Showing posts with label COMPASS THEATRE. Show all posts
Showing posts with label COMPASS THEATRE. Show all posts

Tuesday, December 14, 2021


 ChiIL Live Shows on our radar 




Directed by James Fleming, this Timely Play About Politics that’s Much like Politics, 

Funny, Until it Suddenly Isn't

Compass Theatre is proud to announce its LIVE return to stage with the production of Wellesley Girl, written by playwright Brendan Pelsue and directed by James Fleming, Friday, Jan. 7 - Saturday, Feb. 5, 2022, at Theater Wit, 1229 W Belmont Ave. After postponing the original 2020 run due to COVID, Compass Theatre is thrilled to bring this play that directly addresses so many of the issues we are grappling with right now as a result of COVID and the past election. I'll be out to catch the Press Opening on Friday, Jan. 7th, so check back soon for my full review. 

The preview performance is Wednesday, Jan. 5 at 7:30 p.m. The regular performance schedule is Thursdays, Fridays and Saturdays at 7:30 p.m. and Sundays at 2:00 p.m. Talk backs with the audience are scheduled for the Jan. 13, 20 and 30 performances. Tickets for Wellesley Girl are $40 for general admission, $35 for seniors and students and are on sale now. For more information or to purchase tickets please visit,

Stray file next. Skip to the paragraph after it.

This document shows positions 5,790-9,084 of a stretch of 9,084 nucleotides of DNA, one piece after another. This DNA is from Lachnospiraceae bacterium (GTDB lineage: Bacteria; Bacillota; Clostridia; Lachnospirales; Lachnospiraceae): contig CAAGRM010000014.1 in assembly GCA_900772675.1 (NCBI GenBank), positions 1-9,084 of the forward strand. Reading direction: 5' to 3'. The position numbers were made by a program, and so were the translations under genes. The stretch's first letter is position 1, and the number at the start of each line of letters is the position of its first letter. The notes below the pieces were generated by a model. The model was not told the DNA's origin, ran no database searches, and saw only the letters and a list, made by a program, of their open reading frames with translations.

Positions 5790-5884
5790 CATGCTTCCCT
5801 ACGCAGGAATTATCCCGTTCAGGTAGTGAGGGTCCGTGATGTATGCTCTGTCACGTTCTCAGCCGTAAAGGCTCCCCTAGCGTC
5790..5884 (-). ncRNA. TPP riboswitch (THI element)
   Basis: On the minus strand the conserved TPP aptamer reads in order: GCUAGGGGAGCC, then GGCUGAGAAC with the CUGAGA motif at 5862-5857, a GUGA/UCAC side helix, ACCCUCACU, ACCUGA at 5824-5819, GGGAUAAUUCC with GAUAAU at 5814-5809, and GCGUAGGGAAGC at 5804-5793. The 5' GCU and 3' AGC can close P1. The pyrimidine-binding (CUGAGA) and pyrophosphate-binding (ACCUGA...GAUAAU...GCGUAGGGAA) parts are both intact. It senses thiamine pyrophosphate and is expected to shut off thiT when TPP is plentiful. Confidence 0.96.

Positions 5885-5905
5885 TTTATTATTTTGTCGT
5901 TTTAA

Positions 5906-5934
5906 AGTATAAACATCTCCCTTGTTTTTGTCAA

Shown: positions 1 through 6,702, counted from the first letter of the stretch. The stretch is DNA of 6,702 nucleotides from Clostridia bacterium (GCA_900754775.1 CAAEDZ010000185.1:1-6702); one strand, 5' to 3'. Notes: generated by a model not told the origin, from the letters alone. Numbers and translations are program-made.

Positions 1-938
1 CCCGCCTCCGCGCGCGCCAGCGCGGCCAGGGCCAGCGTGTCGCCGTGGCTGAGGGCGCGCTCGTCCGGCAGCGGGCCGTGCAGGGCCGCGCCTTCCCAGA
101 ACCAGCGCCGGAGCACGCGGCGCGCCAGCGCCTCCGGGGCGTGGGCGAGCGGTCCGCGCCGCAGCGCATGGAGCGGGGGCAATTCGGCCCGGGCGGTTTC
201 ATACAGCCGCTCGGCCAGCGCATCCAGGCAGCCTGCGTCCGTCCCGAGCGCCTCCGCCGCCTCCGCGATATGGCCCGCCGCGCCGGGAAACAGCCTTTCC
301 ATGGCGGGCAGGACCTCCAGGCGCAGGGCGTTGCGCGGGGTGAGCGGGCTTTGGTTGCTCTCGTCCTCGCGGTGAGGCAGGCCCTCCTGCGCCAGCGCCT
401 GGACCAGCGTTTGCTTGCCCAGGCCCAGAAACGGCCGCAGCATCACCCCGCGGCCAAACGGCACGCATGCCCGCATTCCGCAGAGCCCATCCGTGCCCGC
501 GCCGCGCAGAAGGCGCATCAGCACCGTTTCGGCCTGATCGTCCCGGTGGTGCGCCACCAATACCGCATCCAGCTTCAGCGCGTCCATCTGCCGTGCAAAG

It is 2465 and American politics hasn't changed much. Except that "America" is now only a handful of New England towns in a walled-in citadel and the population is so small that everyone is a member of Congress. There is an unidentified army encamping at the border and all members of Congress must move beyond personal agendas and petty bickering and decide the nation's fate. And it is snowing. 

Pelsue's Wellesley Girl examines the relationship between citizens and democracy and challenges the audience to consider whether it is wise or cowardly to refrain from voting when neither alternative is good. 

The cast for Wellesley Girl includes Brandon Boler (Max); Denise Hoeflich (Garth); Ted James (Hank); Darren Jones (RJ); Grant Lewis (Mick); Deanna Reed-Foster (Donna); Allyce Torres (Marie); Noah Villarreal (Donnie) and Todd Wojcik (Scott).